Friday, December 14, 2018

Volcanic lightning can help warn of dangerous eruptions

Volcanic lightning over the 2014 eruption of Mount Sinabung, from Nat Geo.

The night of February 13, 2014, Indonesia's Kelud volcano burst to life, hundreds of volcanic lightning strokes crackled overhead. Now, scientists say such lightning may be just as useful as it is beautiful. A new study takes another step toward the development of lightning as a monitoring tool to track the ever-shifting dangers of a volcanic eruption.

As the USGS's Alexa Van Eaton and her colleagues note in the study, there's still a large amount of uncertainty associated with general estimates of mass spewing from a volcano based on satellite imagery.

“That doesn't mean that it's not without value,” says atmospheric scientist Sonja Behnke of the Los Alamos National Laboratory. “It's just, we see something, but there's really a whole lot more going on.” (Full Story)

Eliminating the latent reservoir of HIV

HIV attacking a T-Cell, CDC photo.

A new study suggests that a genetic switch that causes latent HIV inside cells to begin to replicate can be manipulated to completely eradicate the virus from the human body. Cells harboring latent HIV are “invisible” to the natural defenses of the immune system. The findings, which suggest a cure for HIV may be possible, are reported in the journal Proceedings of the National Academy of Sciences. Liang and Youfang Cao of Merck Research Laboratories are the lead authors of the study. Xue Lei from the University of Illinois at Chicago; and Alan S. Perelson and Ruy M. Ribeiro from the Los Alamos National Laboratory are the collaborators and co-authors on the paper. (Full Story)

Invest in artificial intelligence to predict earthquakes

Illustration of the recent Alaska earthquake.

Seismology is an incredibly complex field of science. Earthquakes and aftershocks are still unpredictable in their timing, location and intensity. Despite strenuous research, seismologists have yet to identify a reliable precursor to earthquakes. Such a thing would be any kind of geological phenomenon that consistently precedes every tremor. Science has revealed much about our world, but understanding the tectonic plates seems to be just outside of our reach.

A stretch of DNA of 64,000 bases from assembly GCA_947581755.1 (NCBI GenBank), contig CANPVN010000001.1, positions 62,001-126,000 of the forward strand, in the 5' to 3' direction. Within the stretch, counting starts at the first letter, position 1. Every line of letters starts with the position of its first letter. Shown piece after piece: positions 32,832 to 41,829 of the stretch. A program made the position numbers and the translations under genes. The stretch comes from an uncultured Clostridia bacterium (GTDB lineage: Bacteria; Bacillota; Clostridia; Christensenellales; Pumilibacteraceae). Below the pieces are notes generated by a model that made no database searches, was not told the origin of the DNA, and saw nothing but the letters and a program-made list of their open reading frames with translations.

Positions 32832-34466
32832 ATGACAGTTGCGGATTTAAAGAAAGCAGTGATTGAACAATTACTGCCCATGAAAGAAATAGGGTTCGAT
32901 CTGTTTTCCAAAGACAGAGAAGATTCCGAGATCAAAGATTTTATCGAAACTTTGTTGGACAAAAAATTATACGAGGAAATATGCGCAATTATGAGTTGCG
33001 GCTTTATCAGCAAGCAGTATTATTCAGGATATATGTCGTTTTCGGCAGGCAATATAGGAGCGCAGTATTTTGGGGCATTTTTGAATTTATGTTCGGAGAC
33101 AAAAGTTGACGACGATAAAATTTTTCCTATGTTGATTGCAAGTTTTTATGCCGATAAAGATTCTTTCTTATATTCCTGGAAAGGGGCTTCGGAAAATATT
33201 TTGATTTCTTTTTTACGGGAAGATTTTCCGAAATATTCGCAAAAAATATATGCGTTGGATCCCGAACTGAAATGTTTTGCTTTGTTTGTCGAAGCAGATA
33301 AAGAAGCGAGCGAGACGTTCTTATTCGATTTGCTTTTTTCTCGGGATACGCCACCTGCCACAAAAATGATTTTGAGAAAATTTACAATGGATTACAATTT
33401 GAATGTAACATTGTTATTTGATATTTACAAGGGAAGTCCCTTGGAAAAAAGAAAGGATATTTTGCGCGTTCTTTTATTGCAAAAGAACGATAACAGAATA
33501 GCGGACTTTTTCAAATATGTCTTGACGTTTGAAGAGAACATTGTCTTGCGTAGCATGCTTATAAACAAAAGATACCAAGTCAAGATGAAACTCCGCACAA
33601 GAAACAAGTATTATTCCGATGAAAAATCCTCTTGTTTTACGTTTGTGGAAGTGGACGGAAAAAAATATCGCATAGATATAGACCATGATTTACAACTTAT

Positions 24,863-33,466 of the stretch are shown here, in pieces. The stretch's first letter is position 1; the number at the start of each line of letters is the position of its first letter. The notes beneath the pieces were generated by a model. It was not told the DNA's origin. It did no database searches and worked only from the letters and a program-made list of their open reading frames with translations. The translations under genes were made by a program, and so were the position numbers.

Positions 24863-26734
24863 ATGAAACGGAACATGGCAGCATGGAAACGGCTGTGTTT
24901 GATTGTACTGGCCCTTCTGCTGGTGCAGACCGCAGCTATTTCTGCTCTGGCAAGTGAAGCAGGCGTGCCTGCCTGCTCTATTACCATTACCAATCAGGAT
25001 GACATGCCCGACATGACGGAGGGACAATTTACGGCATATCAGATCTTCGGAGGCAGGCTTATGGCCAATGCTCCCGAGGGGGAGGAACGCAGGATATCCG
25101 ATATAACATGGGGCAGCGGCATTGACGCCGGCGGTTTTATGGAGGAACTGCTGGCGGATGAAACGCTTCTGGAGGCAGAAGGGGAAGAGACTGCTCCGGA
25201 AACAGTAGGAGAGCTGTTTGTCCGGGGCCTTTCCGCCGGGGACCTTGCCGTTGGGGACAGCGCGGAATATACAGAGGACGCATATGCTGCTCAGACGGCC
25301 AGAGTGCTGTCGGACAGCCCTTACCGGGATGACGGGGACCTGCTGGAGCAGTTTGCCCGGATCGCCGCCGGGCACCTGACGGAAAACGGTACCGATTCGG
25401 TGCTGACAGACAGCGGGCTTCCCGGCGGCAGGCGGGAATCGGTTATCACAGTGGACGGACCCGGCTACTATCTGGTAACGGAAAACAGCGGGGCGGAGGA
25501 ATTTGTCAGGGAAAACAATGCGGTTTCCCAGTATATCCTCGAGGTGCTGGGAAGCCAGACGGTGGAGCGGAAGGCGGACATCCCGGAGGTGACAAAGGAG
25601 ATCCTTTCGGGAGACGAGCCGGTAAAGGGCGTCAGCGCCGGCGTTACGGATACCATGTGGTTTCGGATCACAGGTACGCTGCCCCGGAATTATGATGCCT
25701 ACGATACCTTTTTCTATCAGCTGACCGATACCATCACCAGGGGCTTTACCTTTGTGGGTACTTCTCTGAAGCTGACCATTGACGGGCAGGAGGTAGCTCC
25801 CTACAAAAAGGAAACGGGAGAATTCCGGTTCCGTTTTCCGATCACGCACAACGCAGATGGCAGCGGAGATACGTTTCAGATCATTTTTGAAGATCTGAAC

Paul Johnson, a geophysicist at Los Alamos National Laboratory, submitted a detailed report in 2017 that recorded his team’s progress on machine learning for earthquakes. Johnson’s team fed the computer raw data from earthquake measurements. This differs from how scientists have tried to predict earthquakes in the past, primarily by using the United States Geological Survey’s Earthquake Catalog.(Full Story)

Less ozone means more snow for Antarctica

Antarctic ice melt, From Boulder Today.

While previous research has outlined some aspects of the relationship between ozone depletion and the climate of the southern hemisphere, the new study co-authored by Lenaerts, Jeremy Fyke of Los Alamos National Laboratory and Brooke Medley of NASA’s Goddard Space Flight Center Cryospheric Sciences Laboratory has analyzed the effect on Antarctica specifically.

The results complement a separate NASA-led study, which was led by Medley and published today in the journal Nature Climate Change, which uses observations from ice cores to show that Antarctic snowfall has increased in the last 200 years and especially so in the past 30 years, suggesting that precipitation changes can be linked to man-made causes such as greenhouse gas emissions as well as the ozone hole. (Full Story)

LANL Director Thom Mason works with students during Hour of Code project at school in EspaƱola

Director Thom Mason working with a student on her coding effort. Photo by John McHale.

Los Alamos National Laboratory Director Thom Mason volunteered for the Hour of Code project this afternoon at Tony E. Quintana Elementary in EspaƱola. The program was presented to the combined 6th grade classes of Nancy Martinez and Danita Quintana. This program provides a one-hour introduction to computer science designed to demystify ‘code’ and show that anyone can learn the basics. Laboratory volunteers Aimee Hungerford and Hari Khalsa have been working with local schools on the initiative since 2015. (Full Story)

Also from the Daily Post this week:

LANL Director Shares Plans At 2018 REDI Conference

 Thom Mason, LANL photo.

Los Alamos National Laboratory Director Thom Mason focused his recent keynote address at the 2018 Regional Economic Development Initiative REDI Conference on the importance of area small businesses – and emphasized his intention to increase LANL’s support.

“LANL is already consistently among the best performing across all the national laboratories in percentage of procurement from regional small businesses,” Mason told the crowd gathered Dec. 4 at Buffalo Thunder Resort & Casino. “But we’ll be doubling the preference we give to Northern New Mexico small businesses for small business contracting.” (Full Story)

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